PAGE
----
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Analysis: Earnings expectations under downward pressure

By Rob Griffin

13:46, 19 October 2021

UK and European landmarks
UK and European earnings expectations under the microscope – Photo: Shutterstock

Earnings expectations for UK and European companies reporting their results over the next couple of months are coming under significant downward pressure.

The combination of high energy prices, tapering expectations and the prospect of higher inflation is making life challenging, according to Liberum, the independent investment bank.

In a report seen by, it pointed out that firms with the most recent upgrades had higher hurdles to overcome, while those with the least could surprise on the upside.

Here we take a closer look at the findings to establish which are the most – and least – promising sectors and companies in the current environment.

Few sectors have seen upgrades

According to Liberum, only six out of 18 sectors in the UK have seen net upgrades in analyst expectations over the last three months.

These are mostly in areas exposed to the normalisation of travel and leisure, while commodity-related sectors have been downgraded as analysts expect current energy prices to decline.

Europe mirrors the UK, according to Liberum strategist Joachim Klement, with the leisure sector being one of only a few to have enjoyed recent net upgrades.

“Defensive sectors like healthcare and utilities have seen upgrades, while cyclical sectors were downgraded,” he said.

Most and least promising UK sectors

Liberum pointed out that energy shortages and rising prices have led markets to “price the probability” of high inflation paired with low growth.

Klement noted how sentiment towards chemicals, resources, and energy companies had turned pessimistic from July to October.

“Whilst in July all chemical stocks were upgraded, in the last month we observe more than 50% of these stocks being downgraded due to the cost pressures from higher energy prices,” he said.

Automotive industry problems

Net downgrades within chemicals are also related to the ongoing downgrading of stocks in the automotive sector, which is a significant customer for the industry.

Auto manufacturers are being affected as semiconductor chip supply shortages threaten vehicle production forecasts.

Despite recent spikes in energy and metal prices, analysts don’t expect disruptions to persist, as they keep downgrading earnings forecasts for resources and energy companies, according to Klement.

“Stocks such as Rio Tinto and BHP, which have benefitted from recent spikes in metal and coal prices, have received net downgrades representing more than 40% of their analyst coverage,” he said.


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Changing attitudes

The report also noted a “change in attitude” towards defensive sectors, such as consumer products, staple retail, and utilities, which have now been downgraded.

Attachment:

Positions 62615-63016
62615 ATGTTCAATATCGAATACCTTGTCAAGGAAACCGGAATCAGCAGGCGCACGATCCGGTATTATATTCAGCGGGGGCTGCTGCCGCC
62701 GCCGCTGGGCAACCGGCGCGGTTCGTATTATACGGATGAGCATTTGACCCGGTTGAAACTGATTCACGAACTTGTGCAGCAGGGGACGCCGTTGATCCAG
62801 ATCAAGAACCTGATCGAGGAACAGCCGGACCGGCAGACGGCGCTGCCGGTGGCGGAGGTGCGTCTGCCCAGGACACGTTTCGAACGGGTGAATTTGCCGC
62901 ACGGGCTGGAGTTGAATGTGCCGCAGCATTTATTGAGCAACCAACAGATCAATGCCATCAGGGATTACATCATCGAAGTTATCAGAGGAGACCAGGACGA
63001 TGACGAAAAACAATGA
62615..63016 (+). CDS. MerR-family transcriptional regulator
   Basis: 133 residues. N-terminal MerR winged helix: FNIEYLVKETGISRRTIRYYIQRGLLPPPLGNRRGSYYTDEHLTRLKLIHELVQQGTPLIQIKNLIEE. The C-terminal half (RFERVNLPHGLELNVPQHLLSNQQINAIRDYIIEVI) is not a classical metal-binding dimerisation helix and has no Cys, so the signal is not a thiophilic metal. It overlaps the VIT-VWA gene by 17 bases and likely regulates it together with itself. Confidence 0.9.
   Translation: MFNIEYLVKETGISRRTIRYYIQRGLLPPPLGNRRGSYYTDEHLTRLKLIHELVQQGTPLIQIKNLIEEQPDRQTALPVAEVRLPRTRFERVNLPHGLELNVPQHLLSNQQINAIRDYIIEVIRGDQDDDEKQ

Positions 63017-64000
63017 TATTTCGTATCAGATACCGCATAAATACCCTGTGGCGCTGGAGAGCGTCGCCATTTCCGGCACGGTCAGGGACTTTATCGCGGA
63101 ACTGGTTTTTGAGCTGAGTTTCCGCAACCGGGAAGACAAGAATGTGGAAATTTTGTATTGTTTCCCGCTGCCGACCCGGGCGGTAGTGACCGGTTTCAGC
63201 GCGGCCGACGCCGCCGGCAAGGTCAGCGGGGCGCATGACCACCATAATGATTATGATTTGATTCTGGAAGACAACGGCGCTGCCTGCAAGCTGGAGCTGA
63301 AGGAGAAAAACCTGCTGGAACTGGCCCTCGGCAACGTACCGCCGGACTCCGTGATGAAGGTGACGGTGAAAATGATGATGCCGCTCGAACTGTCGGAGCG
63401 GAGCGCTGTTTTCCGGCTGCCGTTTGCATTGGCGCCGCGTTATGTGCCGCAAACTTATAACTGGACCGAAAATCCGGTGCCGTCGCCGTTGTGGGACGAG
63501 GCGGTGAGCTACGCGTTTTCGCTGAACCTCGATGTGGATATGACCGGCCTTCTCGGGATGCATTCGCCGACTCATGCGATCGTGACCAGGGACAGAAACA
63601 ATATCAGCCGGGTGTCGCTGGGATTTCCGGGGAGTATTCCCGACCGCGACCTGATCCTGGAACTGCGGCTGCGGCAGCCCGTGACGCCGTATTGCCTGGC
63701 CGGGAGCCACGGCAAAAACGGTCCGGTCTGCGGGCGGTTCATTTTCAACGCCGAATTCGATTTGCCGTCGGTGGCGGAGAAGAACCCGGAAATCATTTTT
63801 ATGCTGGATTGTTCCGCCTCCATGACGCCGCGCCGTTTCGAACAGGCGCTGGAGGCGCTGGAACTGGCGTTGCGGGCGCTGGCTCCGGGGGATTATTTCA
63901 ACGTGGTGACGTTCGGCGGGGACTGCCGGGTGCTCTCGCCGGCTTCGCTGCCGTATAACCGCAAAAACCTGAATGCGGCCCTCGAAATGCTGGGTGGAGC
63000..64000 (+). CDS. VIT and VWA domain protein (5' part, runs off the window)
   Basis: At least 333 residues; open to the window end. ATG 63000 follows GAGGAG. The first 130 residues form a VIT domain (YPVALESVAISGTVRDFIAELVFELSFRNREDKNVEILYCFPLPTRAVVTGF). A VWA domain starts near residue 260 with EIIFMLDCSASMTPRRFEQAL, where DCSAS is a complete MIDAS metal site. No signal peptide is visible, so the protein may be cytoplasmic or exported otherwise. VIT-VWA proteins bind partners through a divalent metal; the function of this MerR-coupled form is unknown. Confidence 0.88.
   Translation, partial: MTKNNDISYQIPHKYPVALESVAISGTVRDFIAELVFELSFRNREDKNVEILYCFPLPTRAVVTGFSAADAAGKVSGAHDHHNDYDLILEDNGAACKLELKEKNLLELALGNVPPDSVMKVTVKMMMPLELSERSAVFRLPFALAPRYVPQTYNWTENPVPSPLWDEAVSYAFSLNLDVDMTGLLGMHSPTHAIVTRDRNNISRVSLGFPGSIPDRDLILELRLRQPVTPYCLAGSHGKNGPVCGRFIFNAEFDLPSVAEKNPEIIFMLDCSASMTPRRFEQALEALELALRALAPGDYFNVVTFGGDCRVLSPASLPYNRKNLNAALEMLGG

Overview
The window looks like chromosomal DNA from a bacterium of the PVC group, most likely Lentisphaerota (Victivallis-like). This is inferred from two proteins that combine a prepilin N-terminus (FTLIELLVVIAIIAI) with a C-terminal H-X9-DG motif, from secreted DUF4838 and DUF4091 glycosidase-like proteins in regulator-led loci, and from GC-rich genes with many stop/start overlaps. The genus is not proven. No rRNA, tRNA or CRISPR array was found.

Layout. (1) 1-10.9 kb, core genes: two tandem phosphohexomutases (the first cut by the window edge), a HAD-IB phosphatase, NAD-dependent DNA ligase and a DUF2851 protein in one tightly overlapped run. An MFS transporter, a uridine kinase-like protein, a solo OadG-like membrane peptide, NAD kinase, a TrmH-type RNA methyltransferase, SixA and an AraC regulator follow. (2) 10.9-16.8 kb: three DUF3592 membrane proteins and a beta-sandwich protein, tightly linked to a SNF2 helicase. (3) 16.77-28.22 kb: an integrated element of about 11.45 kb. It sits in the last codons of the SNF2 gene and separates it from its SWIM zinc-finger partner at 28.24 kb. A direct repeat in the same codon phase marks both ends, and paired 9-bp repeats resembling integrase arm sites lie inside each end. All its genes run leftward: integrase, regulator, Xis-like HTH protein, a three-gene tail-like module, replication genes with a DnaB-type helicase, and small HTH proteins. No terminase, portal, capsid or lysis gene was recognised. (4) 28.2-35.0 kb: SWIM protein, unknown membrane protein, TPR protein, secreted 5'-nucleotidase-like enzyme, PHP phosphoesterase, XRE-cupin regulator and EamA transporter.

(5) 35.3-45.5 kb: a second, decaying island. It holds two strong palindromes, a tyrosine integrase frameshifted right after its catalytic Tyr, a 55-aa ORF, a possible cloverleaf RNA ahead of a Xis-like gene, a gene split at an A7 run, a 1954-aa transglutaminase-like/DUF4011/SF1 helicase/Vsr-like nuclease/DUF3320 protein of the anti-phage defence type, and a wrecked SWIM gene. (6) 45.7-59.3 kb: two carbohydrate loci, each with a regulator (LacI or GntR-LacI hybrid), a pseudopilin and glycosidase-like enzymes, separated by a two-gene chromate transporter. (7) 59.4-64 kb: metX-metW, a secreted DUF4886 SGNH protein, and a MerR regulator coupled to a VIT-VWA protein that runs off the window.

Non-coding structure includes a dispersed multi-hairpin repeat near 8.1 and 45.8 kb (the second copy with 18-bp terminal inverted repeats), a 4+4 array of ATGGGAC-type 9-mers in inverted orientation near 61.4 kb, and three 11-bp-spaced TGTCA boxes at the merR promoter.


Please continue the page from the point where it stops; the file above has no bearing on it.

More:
Klement said analysts had become more optimistic about cyclical stocks such as construction, retail, and leisure, as well as inflation-linked sectors. An example of the latter is real estate.

“The stocks most upgraded in the UK include financial services, real estate, food and tobacco, leisure, and industrials,” he added.

Stock focus: Workspace

Liberum has also outlined the views of its analysts on a number of companies, including Workspace, which provides commercial business premises.

The study noted that Workspace’s monthly lettings accelerated to 175 in September, having traded in-line with last year’s monthly average of 119 in the two previous months.

It currently has a ‘hold’ rating on the stock. “We continue to believe in the longer-term attractions of the Workspace flexible business model, but operational performance will clearly take some time to recover to pre-lockdown levels,” it stated.

Stock focus: Pets at Home

Liberum analysts currently have a ‘buy’ rating on retailer Pets at Home, with the report highlighting a target share price of 550p. It’s currently at 475.8p.

According to the report, strong revenue growth is expected due to factors such as the acceleration in the UK’s pet population.

It also believes the business will enjoy ongoing market share gains through the “strategic initiatives” it put in place before Covid-19.

Most and least promising European sectors

The study suggested that analysts seem less optimistic about the markets in Europe, where only seven sectors have been upgraded – and the rest downgraded.

According to Klement, these fears are more weighted towards growth as analyst sentiment regarding post-Covid revitalised sectors, such as construction, remained pessimistic.

“These fears have resulted in higher earnings expectations for defensive stocks, such as real estate, utilities, and healthcare, whose earnings are less elastic,” he pointed out.

This has resulted in them receiving more net upgrades – ranging from 13% to 52% – than those observed in the UK, which came in between 8% and 21%.


Read more: Expectations for global growth have collapsed, survey finds

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